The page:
When I had my own children I was living in Holland - again right on the edge of open green space. Evenings and weekends would see us out as a family cycling through nature, or maybe walking in the sand dunes or on the beach. My own children used to do all these activities with us, in contrast to my own childhood when I mostly played outside unsupervised by adults.
I now live in the middle of a huge city of 22 million people where there is not a lot of nature. The children at my school spend only a small amount of time outdoors every day and playtime is fairly structured. While these students are very aware of many environmental issues, such as global warming, water conservation, pollution, threats to our local mangroves and so on, most of them have minimal contact with nature itself. Although our students can clearly articulate ways they need to save water, or why they should reuse and recycle waste, without this contact with nature I wonder how they will learn to care for our planet in more than just an academic sense.
In the New Year we will have our second Twitter PYP Bookclub discussion about Last Child in the Woods by Richard Louv. I'm interested in the impact of being outside on children, especially when I consider the contrast between the experience students have in Mumbai when compared with the guided play/outdoor education that took place at my last school where our youngest children spent the first hour of every day outside. One of the arguments in the book is that nature inspires creativity in children, it encourages visualization and the full use of their senses. Another is that exposure to nature can improve cognitive abilities and resistance to stress. Studies in a variety of European countries have compared children who play on flat, hard playgrounds with those who spend the same time playing around rocks, trees and uneven ground - these studies have indicated those children who play in natural surroundings do better in areas of motor fitness, balance and agility. In addition they suffer less from anxiety, anger and depression.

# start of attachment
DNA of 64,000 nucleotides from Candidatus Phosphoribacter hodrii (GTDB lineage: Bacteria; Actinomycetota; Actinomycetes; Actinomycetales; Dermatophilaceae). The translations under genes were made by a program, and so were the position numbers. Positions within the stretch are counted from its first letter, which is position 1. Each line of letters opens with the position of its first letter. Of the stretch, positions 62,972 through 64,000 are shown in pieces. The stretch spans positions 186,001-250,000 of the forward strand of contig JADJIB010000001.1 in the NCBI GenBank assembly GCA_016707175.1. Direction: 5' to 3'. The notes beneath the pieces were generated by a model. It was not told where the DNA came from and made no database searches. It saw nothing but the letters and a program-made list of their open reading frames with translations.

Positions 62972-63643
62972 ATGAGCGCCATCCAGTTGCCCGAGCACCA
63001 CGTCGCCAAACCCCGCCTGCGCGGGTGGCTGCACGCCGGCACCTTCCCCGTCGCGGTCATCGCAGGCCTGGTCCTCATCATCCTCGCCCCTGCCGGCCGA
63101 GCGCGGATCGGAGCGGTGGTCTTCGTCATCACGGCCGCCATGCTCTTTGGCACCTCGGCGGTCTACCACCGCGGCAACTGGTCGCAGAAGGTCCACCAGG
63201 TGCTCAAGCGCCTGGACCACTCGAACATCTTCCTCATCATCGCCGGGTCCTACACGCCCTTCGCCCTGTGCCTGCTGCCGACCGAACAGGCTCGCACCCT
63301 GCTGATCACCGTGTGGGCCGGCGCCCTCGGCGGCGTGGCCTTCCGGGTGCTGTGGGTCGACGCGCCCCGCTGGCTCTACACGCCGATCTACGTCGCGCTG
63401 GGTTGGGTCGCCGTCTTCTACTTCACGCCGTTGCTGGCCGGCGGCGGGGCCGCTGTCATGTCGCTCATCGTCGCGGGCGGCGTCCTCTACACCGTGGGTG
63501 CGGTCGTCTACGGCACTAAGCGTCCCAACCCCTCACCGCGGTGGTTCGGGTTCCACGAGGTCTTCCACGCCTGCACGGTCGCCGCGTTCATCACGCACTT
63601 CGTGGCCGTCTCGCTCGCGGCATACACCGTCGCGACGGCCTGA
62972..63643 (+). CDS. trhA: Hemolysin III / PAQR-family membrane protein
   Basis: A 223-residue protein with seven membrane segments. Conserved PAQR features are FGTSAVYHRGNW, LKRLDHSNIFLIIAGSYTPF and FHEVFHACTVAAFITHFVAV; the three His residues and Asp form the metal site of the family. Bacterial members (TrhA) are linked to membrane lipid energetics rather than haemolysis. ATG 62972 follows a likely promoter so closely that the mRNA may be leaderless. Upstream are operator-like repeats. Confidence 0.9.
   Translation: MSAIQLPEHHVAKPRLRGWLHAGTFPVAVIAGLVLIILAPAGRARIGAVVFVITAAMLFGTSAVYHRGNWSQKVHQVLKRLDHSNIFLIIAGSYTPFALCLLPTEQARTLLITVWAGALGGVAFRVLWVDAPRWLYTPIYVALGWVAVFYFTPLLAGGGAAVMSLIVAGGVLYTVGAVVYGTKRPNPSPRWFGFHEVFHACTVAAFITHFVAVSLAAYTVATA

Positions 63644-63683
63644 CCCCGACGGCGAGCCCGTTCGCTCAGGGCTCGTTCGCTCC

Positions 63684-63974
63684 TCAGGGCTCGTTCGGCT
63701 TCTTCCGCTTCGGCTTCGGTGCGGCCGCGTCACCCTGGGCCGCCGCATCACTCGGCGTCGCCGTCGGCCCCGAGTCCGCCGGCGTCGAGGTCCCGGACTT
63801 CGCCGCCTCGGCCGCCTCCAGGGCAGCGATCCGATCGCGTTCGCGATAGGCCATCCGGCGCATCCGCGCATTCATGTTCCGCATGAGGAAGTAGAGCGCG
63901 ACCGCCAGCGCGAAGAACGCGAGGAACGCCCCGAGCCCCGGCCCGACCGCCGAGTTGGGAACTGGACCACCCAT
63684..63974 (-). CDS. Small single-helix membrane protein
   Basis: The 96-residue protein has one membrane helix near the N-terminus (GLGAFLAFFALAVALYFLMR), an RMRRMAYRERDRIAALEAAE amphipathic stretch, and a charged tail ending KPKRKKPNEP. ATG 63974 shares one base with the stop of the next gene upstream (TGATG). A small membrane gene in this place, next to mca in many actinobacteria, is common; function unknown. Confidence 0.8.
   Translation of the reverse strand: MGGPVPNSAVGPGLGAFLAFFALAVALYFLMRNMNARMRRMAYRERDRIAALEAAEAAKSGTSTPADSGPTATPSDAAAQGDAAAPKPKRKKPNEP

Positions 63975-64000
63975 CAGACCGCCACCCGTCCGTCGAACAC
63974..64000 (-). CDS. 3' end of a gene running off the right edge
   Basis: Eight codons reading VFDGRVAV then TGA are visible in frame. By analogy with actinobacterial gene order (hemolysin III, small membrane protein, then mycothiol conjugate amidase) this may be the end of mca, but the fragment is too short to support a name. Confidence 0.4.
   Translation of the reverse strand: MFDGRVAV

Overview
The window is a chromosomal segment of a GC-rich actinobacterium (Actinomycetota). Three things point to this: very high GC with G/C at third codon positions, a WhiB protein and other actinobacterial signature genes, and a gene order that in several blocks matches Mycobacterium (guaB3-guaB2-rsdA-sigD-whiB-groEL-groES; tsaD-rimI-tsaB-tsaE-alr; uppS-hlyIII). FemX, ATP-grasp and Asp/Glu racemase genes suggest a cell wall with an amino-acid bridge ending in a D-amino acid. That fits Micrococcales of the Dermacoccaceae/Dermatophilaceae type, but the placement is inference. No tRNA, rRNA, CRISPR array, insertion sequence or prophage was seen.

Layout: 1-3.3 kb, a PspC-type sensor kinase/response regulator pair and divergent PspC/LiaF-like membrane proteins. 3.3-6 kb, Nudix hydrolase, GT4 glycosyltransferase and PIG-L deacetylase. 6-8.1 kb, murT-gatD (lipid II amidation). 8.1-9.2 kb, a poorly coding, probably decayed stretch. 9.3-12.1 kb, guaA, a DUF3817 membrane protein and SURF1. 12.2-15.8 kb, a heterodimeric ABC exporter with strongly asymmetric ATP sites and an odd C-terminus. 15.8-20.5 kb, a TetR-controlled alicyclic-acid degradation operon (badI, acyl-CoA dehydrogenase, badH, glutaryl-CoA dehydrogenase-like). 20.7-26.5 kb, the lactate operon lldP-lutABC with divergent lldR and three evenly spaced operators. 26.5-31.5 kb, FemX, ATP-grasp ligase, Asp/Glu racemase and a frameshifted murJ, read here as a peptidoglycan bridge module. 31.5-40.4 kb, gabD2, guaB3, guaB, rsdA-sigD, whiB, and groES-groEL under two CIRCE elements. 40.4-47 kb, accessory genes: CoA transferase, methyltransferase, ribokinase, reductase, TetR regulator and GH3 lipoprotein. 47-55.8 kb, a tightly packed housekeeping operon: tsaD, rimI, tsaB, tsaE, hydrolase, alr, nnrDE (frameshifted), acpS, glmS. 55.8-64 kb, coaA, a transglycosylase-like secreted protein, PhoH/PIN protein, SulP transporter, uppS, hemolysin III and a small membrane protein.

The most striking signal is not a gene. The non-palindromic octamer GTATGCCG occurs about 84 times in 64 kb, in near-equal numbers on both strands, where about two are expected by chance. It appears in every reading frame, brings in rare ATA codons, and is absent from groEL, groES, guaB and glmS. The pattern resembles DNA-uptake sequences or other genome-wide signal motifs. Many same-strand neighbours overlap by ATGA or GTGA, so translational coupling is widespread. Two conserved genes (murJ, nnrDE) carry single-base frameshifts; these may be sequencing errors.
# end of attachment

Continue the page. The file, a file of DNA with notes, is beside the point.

Natural settings and the integration of informal play with formal learning and multisensory experiences are seen as essential for healthy child development. Natural spaces are seen as similar to "loose-parts" toys (for example Lego) where children can use the parts in many different ways. The "parts" in a natural play area can include trees, bushes, flowers, long grass, water such as a pond and the creatures that live in water, sand and so on which can fire up a child's imagination and creativity - studies are emerging from many different countries that show that children engage in more creative forms of play in "green areas", in particular more fantasy and make-believe play. Children also play together in more egalitarian ways than on playgrounds with play equipment and structures - in playgrounds a social hierarchy is established through physical competence in contrast to open grassy areas where students focus less on physical abilities and more on language skills. In these outdoor spaces it is the more creative children emerge as the leaders.
Recently our R&D team has been considering What If ... questions. One of my questions was what if students had to spend one lesson of each day outside? How would this affect their physical, social and emotional development?
I'm interested in hearing from teachers who work in schools where there is a culture of outdoor education. Please drop me a line if you would be willing for me to contact you to find out more about the things your students do outdoors.